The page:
Sunday, March 20, 2011

A lovely lovely walk after days of rain (and the flu)...Here my are!

Warmish temps (for the first time in months, I walked around with my coat unbuttoned), blue blue skies with a few puffy white clouds, new buds on trees and shrubs, clean fresh air (well, it seemed fresh and clean). It was a close call. I was very tempted to stay indoors, rest, read and do a little needlepoint, but all that can be done in the evening. Instead, right after lunch, I booted myself out of the door, grumbling to myself, but already knowing that it was the right choice. Once again, the camera was the deciding factor, so here is proof that I actually stuck my nose out of the door, walked, walked, walked for an hour and a half, and snapped away with you in mind...More......

The city has lots of little and medium sized parks scattered all over, and many have fenced areas dedicated to letting people's dogs run free...which doesn't stop Italians from ignoring the law to keep dogs on leashes anywhere else. (Thank the Cosmos, cleaning up in public places after one's dog is finally starting to penetrate into the Italians' skulls, but there still are too many egoists, who don't remember that "no man is an island." You wanted the dog? There are responsibilities that go hand in hand with the delights. O.K., I'll get off my soap box, now,...if people have picked up their dogs' business in the vicinity.)

A snippet of park along side the dog area. This snap is for Chris, whose blog, Serendipitous, about the nature she sees and enjoys around her house lifts my spirits.

Here my are!, shadowed against one of Milan's too few bike paths. IMHO, however, that isn't an excuse for the arrogant behavior of the cyclists. Folks, it's called a "sidewalk" because it's on the side of the street, and one walks, not bikes, on it.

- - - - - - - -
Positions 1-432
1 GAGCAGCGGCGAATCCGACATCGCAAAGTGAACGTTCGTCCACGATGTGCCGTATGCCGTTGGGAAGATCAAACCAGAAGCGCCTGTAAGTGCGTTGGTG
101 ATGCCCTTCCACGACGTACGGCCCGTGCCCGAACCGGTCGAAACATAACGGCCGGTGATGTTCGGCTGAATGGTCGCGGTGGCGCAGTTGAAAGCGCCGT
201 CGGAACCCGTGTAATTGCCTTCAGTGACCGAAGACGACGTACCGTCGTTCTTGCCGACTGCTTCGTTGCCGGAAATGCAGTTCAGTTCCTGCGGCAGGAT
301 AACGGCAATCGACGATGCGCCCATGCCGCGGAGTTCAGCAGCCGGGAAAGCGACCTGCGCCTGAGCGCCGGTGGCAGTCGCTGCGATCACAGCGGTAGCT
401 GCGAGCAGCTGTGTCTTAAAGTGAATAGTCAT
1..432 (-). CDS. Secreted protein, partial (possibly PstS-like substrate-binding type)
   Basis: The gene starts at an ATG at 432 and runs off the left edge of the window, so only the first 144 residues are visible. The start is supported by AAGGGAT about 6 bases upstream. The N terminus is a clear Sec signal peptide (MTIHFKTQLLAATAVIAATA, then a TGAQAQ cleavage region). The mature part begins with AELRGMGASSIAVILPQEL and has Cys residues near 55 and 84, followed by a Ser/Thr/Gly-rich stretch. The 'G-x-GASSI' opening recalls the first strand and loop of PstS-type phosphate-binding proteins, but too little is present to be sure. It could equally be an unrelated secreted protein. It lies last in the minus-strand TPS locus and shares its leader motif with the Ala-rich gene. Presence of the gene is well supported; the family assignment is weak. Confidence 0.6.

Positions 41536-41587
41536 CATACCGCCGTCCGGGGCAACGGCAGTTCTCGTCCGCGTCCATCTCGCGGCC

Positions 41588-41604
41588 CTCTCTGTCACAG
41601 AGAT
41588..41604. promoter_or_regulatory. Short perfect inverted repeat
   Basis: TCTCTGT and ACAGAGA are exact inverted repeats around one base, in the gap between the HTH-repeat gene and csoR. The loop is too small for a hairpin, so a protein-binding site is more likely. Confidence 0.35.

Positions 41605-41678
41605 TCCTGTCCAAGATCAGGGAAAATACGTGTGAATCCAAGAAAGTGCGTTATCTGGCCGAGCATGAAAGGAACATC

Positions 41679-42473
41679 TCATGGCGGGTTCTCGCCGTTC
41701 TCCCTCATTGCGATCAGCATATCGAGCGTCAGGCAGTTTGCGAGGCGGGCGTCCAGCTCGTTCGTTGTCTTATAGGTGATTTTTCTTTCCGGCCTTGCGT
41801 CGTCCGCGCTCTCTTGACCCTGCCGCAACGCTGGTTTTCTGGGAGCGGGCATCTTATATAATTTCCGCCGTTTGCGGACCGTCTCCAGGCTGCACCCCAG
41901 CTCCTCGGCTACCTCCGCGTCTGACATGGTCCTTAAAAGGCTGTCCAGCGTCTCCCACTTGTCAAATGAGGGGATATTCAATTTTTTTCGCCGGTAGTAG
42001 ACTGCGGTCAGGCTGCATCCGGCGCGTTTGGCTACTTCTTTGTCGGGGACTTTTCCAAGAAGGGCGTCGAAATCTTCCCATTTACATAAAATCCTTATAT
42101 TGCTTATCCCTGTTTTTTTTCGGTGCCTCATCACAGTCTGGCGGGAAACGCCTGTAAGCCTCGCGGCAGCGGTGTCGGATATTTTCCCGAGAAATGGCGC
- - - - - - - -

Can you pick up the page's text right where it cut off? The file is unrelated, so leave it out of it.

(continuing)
Don't drive, it's late and dark, and don't want to risk the bus (limited info in English), but can't afford a taxi, especially repeatedly? There's an excellent compromise available: RadioBus. Like any compromise, there's good and bad. The good part is that at the appointed time a small van passes at a pre-appointed point near where you are, and--for just twice the price of a bus trip--will take you to a pre-appointed place very close to home. The bad part is that the service isn't available during the day time (so as not to compete too much with taxis), and can be reserved only up to three days in advance, so--with that time limit--there isn't always a seat available (especially if you're more than one person). But it's still a great deal.

Surprise! Exposed train tracks right around a couple of corners, and I didn't even know it. Must be part of what is known in Milan as the "passante," a light rail system, sometimes underground, sometimes overground, as there's a stop of one of the lines nearby (info in Italian). In town, the system works just like part of the subway, and the same tickets are used. Once outside a certain circumference, for example, a nearby town (such as Saronno, where there is a museum dedicated to maiolica, which I've been promising myself for years I'd go see), the tickets cost more.

Oh yeah, if you drive, in the last couple of years a pass to enter the within the area once circumferenced by the Spanish Walls has been instituted: the "Ecopass" (info in Italian; only parts of the web site are in English: go to the home page, and select one of the handful of languages available in the pulldown menu on the upper right). You even can pay online, after having entered, but don't forget to do it, quickly, or you'll get a fine ("multa"). There's also a "ZTL" (Limited Traffic Zone) in which only residents are allowed, usually from 10 P.M. to 8 A.M. I'm sure the bar, restaurant and nightclub owners are happy about that, but--with all the noise they create--you can't blame the residents for wanting the restriction, either. Those zones are marked with large brown signs.

Click. Nothing happens. Click. Nothing, again. Click, click, click, click, click. Still nothing. Has your car's remote locking device stop working all of a sudden? You may be near to a TV and radio antenna. Here's a snap of the antenna of the national service today called RAI, whose (gorgeously rationalist with a bit of flair) original 1929 building was constructed on Corso Sempione by Gio Ponti. (Can't find my picture of it; this snap was taken down a side street...will hunt, and try to remember to post it, later.)

After the walk, the happy snapping (despite the suspicious glances...the Milanese are so funny, they can't imagine anyone loving their own city), I feel so refreshed.

A perfect Milanese day.

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